How Well is Your Business Really Doing?

by Jim Giller

gross profitWe’ve talked about what drives your business.  Have you figured it out yet?  Another aspect to consider is having a good understanding of how your business is doing.   Sure someone in your company might tell you sales are up or down or we have enough cash in the bank to cover payroll.   At the end of the day, do you really have a good understanding as to how your business is performing?

Today we’re going to zero in on profit and loss ratios in addition to an important operating ratio – the gross margin. If you don’t know these off the tip of your tongue then you need to do some home work.

Gross Profit

How much money is left after subtracting your product costs?   Are you including all of the costs related directly to those sales?  They might include raw materials, labor, marketing and shipping expenses otherwise known as cost of goods sold.

Gross Profit = Sales – Cost of Goods Sold

Net Operating Profit

This represents how much money is left over before after all expenses, including overhead, employee salaries, manufacturing costs, and advertising costs have been deducted from gross profit.

Net Operating Profit = Gross Profit – SG & A *

*(Selling, general and administrative expenses)

Net Profit

How much money is left over after all costs and expenses are paid.  What’s different between net operating profit and net income is the inclusion of other expenses like interest, depreciation and taxes.  Sometime referred to as the “bottom line” and is an extremely important measure of how profitable the company is over a period of time.

Net Profit = Net Operating Profit – Interest, Other Expenses – Taxes

Gross Margin – Keep  Your Eye Out for Eroding Margins

This measures the percentage of every dollar of sales which becomes gross profit.

Gross Margin = Gross Profit/Sales

What many business owners fail to realize is the impact of how much a slight change in the gross margin can impact profits.    Let’s say a company is doing $1 million in sales and has a 40% gross margin or $400,000 in gross profit.  Operating expenses are $300K for an operating profit of $100K.  By better buying of materials or improved efficiencies, the business can improve the gross margin from 40% to 45% or a 12.5% improvement.  The impact is huge because operating profit will increase from $100K to $150K, an amazing 50% improvement.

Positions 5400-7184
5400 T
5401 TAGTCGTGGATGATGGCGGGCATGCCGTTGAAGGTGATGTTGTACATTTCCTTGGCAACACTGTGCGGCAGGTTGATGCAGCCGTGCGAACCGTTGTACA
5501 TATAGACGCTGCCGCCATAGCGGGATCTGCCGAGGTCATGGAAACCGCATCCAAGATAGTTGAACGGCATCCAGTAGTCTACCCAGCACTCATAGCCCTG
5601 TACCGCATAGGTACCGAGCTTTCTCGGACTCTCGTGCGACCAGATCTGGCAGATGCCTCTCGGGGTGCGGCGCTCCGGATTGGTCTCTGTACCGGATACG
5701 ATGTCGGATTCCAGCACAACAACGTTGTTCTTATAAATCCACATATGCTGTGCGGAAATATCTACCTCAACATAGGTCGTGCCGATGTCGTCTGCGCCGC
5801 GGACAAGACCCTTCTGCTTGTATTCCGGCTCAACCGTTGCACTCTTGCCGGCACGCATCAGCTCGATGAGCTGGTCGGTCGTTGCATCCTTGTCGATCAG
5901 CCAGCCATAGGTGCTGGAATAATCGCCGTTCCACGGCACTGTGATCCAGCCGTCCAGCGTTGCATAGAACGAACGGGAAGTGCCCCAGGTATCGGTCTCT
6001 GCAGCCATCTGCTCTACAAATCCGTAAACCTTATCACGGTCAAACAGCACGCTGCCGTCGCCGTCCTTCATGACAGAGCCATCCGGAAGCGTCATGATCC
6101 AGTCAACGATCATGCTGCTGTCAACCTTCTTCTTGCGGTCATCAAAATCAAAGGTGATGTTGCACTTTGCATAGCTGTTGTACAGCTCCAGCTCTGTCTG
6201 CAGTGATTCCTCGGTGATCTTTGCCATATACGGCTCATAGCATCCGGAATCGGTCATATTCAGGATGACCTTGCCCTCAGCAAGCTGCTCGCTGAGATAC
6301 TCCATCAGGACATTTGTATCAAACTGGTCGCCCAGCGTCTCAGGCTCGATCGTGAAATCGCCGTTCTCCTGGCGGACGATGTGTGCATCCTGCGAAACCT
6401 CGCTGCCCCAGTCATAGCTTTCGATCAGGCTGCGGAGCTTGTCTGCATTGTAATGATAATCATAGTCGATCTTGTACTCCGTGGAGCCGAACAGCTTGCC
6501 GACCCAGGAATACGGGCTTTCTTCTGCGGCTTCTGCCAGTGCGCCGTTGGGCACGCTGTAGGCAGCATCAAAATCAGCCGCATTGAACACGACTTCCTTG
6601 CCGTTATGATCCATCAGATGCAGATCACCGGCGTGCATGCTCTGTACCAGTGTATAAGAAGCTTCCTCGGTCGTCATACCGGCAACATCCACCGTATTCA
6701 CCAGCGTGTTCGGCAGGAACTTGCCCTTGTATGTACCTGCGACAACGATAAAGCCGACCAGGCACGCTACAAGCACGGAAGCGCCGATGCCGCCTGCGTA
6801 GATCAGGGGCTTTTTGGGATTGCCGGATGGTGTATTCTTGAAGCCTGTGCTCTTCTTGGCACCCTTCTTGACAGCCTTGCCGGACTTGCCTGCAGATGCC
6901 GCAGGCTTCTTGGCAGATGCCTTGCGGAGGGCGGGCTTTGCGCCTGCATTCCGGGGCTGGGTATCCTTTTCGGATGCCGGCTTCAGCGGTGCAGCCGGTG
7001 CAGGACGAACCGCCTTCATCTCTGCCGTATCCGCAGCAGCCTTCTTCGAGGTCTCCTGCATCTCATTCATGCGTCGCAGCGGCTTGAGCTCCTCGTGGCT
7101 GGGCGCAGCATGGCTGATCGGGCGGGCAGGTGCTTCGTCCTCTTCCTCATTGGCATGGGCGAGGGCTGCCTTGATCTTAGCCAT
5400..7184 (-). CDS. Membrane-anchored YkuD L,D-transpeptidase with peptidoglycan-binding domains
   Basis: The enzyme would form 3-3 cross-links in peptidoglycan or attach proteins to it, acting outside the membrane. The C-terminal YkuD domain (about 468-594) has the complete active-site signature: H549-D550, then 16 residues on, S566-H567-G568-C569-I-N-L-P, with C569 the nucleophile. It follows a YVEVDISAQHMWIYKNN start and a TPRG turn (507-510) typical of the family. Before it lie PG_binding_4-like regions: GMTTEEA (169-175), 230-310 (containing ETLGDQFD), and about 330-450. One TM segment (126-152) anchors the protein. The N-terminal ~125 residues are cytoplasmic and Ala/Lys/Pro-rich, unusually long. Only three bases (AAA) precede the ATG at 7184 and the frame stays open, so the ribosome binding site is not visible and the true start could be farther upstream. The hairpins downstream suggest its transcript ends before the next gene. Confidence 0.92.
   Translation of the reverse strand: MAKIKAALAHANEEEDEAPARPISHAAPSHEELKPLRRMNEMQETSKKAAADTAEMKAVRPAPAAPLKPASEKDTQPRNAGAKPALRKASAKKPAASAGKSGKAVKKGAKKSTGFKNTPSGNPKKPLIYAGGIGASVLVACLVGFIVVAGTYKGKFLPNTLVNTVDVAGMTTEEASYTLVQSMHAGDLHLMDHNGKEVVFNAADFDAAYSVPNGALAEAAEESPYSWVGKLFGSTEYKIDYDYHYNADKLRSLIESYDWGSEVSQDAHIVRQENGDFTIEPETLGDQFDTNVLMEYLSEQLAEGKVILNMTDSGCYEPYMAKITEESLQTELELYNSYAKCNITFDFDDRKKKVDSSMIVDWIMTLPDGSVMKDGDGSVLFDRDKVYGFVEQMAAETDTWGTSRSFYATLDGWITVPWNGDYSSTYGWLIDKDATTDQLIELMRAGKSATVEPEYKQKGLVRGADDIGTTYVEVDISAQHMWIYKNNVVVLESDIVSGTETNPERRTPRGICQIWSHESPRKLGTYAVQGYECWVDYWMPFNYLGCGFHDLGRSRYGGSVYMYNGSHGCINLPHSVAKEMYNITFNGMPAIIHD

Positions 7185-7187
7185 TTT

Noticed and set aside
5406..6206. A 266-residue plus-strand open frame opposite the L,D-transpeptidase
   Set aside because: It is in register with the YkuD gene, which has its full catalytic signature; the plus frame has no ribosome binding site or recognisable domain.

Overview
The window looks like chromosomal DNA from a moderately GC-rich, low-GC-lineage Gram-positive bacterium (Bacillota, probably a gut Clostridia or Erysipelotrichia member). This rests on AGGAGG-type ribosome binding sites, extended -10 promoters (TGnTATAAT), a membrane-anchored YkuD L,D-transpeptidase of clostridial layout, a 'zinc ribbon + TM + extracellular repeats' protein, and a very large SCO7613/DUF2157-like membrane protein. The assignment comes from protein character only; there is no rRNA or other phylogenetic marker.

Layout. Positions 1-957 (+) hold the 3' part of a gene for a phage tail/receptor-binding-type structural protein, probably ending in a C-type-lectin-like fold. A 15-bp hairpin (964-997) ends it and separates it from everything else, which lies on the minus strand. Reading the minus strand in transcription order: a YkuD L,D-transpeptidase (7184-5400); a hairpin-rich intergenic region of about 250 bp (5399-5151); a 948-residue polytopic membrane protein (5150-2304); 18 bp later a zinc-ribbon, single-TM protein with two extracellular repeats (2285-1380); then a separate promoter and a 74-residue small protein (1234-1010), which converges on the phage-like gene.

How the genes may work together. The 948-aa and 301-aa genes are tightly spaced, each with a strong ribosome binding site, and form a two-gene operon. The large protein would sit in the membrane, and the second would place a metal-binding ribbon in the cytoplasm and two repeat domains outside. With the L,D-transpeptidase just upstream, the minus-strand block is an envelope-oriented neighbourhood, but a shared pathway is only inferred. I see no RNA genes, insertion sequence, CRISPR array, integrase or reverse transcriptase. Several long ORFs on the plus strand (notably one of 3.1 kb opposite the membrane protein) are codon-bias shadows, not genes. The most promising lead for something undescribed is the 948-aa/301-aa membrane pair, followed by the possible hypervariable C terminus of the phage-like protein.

On the flip side, a declining gross margin can have a disastrous impact on profitability.  How many times have you heard someone say we’ll make it up on volume or the sales person says I can land this new account if we agree to their price concessions?

Companies are scrambling for sales these days and trying to generate sales with a price reduction is a slippery slope.  So the question is, using this same example, how much would sales need to grow to generate the same gross profit if the gross margin slips to 35%.   In order to generate the same gross profit the company would need to generate $1,142 million in sales ($400K/35% = $1,142K or $1,142K X 35% = $400K).   So again, watching the gross margin is extremely important and at all costs, try to avoid buying business through price concessions.

Next time we’ll focus in dissecting the balance sheet – stay tuned.

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